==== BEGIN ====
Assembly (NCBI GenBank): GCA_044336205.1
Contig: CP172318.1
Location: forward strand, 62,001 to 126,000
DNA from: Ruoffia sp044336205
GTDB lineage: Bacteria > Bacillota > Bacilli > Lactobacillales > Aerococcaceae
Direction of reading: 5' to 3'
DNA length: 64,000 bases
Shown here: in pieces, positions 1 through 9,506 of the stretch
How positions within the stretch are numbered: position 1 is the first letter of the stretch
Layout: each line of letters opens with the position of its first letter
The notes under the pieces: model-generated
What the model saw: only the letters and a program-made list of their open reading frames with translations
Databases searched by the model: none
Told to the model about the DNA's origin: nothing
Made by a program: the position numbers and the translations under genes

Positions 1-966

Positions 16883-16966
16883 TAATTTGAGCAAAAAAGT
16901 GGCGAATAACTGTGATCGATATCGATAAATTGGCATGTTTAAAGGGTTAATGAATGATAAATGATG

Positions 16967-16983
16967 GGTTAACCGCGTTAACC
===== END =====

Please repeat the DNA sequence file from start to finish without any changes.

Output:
Assembly (NCBI GenBank): GCA_044336205.1
Contig: CP172318.1
Location: forward strand, 62,001 to 126,000
DNA from: Ruoffia sp044336205
GTDB lineage: Bacteria > Bacillota > Bacilli > Lactobacillales > Aerococcaceae
Direction of reading: 5' to 3'
DNA length: 64,000 bases
Shown here: in pieces, positions 1 through 9,506 of the stretch
How positions within the stretch are numbered: position 1 is the first letter of the stretch
Layout: each line of letters opens with the position of its first letter
The notes under the pieces: model-generated
What the model saw: only the letters and a program-made list of their open reading frames with translations
Databases searched by the model: none
Told to the model about the DNA's origin: nothing
Made by a program: the position numbers and the translations under genes

Positions 1-966

Positions 16883-16966
16883 TAATTTGAGCAAAAAAGT
16901 GGCGAATAACTGTGATCGATATCGATAAATTGGCATGTTTAAAGGGTTAATGAATGATAAATGATG

Positions 16967-16983
16967 GGTTAACCGCGTTAACC